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02/16/2006

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» A must-read on the Big Time constitutional crisis from Fruits and Votes
Kingdaddy tells it like it is: Like hell he can (declassify any document). Sample passages (with my emphasis in bold, his in italic): If youre shocked, shocked to discover that Cheney wants to stretch Article II, section 2 even further [than... [Read More]

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CW

Sorry, but you are incorrect on this one. The Vice President has original classification authority, and any official with such authority also has declassification authority, dependent on relative position to the original classifier. Because Plame's status (if she had one, which is another question) (if it were truly classified, which is yet an additional question) would have been classified by the DCI and because the VP is senior to the DCI, the VP could declassify that status if he wanted to. This is not a constitutional question but a matter of executive policy - specifically EO 12958, I believe.

J.

CW, while you may be right that Cheney may have had declassification authority over the issue in question, the point still is, was the document declassified for the right purposes (i.e., an event had occurred or timeframe had passed that made it possible to declassify the information)? I suspect not. And if it were properly declassified, the question still remains as to why the VP told Libby to release the information to reporters and not just let it sit in the archives, like so much other data are.

mark safranski

"We've managed somehow to get through a Civil War, two World Wars, and the threat of nuclear armageddon without a dictator"

True, but the interpretation of the scope of the president's war powers by SCOTUS and the courts have always been extremely broad during wartime as opposed to the peacetime use of military force for missions less than war. " Deferential" is the phrase generally employed. There is some merit to that given that the Framers did seem to indicate the exceptional circusmstance of war or insurrection in several places in the text of the Constitution and Bill of Rights.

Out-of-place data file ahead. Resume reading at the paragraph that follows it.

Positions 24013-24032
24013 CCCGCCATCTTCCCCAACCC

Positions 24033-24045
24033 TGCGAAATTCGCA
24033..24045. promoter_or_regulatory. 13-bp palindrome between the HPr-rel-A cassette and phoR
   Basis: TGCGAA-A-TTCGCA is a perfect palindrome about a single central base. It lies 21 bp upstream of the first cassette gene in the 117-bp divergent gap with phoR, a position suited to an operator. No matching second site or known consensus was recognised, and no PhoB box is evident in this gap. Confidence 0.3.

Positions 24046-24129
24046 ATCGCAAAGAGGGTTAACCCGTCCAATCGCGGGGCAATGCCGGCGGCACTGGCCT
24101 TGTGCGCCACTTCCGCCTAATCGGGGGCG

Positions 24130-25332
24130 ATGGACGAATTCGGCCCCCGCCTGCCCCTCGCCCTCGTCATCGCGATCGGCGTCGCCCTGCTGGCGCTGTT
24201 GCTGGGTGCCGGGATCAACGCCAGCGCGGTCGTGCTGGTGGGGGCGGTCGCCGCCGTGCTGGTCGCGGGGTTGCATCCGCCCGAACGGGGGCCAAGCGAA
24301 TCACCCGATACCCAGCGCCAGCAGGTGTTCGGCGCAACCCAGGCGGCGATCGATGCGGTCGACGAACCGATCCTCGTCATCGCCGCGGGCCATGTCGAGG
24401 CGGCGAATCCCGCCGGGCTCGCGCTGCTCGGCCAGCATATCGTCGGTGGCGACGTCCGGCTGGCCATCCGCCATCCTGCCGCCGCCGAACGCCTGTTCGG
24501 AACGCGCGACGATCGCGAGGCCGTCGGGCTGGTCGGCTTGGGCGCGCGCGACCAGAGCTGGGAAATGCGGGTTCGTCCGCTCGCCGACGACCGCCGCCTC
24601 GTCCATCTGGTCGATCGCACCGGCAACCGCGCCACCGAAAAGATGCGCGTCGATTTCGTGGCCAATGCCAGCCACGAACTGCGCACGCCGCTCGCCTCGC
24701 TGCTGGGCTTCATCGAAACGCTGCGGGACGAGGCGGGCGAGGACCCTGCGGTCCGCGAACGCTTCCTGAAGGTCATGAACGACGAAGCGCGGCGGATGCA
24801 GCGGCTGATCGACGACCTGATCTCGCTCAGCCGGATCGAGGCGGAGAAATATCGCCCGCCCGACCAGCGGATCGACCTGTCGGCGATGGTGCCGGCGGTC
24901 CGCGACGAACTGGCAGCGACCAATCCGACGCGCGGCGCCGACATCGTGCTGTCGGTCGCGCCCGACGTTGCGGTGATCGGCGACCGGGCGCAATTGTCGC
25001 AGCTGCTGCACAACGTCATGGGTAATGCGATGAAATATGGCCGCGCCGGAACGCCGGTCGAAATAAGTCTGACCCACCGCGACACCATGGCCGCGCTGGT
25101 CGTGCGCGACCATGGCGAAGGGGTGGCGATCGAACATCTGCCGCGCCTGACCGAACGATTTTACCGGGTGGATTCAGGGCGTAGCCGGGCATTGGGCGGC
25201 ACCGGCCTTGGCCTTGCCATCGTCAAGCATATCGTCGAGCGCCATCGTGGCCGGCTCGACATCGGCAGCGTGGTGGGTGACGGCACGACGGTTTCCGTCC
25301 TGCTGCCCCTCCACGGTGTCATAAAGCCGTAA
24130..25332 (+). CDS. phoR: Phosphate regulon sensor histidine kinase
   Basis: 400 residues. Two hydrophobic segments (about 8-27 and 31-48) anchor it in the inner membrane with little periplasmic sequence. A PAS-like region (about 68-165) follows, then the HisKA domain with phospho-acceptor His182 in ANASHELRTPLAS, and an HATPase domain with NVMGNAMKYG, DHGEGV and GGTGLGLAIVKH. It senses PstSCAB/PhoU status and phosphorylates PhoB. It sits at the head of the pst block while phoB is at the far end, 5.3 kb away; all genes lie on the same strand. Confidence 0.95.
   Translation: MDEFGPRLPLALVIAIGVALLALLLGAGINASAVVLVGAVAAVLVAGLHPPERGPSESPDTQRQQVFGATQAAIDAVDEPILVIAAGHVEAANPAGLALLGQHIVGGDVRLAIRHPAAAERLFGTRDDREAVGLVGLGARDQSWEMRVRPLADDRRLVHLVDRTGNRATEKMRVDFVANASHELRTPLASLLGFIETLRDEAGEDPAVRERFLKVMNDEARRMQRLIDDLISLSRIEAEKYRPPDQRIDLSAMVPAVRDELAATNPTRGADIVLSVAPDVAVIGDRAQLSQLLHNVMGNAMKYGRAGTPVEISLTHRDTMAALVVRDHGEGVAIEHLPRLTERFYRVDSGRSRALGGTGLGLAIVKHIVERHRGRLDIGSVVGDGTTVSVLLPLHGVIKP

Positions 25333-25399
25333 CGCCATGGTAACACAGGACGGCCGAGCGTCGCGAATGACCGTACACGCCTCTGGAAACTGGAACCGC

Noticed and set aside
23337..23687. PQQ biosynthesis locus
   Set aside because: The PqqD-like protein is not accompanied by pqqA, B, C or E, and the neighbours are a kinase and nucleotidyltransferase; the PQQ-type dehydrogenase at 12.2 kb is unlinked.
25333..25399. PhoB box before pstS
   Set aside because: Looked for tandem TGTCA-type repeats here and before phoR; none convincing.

You need only look at the historical record of Lincoln, Wilson, FDR and the handling of nuclear forces during the Cold War to find war powers-based precedents that far exceed those of Bush. Truman received a strong rebuke over the Steel Mills but that was the exception and the issue there was tangential to war powers at best.

Ivan Carter

in response to the above post; yes, an Executive Branch's power may be somewhat larger, as directly related to acting Commander in Chief, in the absence of legislation one way or another. but note also that the Constitution demotes Congress' power with greater specificity than the executive branch's however. this aside, any such powers do not mean that the most basic clause of the constituion -- the separation of powers - that congress shall legislate,and the exeuctive branch shall administer, gets nullified during any war time

Lincoln acted in exceptional times, as our union was literally split in two and would have been the United States no more, but two separate countries. to analogize this and then state what are the best laws as we move forward, is wholly misplaced. it would require that the executive branch has specific legislative authority over congress in whatever regard it sees fit (see http://www.pressthenews.com/dancing_on_the_edge.html ), when this is expressly the opposite of the constitution's most basic provision and purpose.

why do conservatives hate democracy? http://www.pressthenews.com/mtpleaks.htm is it a hatred of it, or a misperceived belief that to "protect it" one must compromise it? http://www.pressthenews.com/misc_the_const.html which, of course, is not protecting democracy at all, but relegating it to subservient status to our own righteous opinions, views, and insecurities. which is not democracy.

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We think some merit to that given that the Framers did seem to indicate the exceptional circusmstance of war or insurrection in several places in the text of the Constitution and Bill of Rights.

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Lincoln acted in exceptional times, as our union was literally split in two and would have been the United States no more, but two separate countries. to analogize this and then state what are the best laws as we move forward, is wholly misplaced. it would require that the executive branch has specific legislative authority over congress in whatever regard it sees fit

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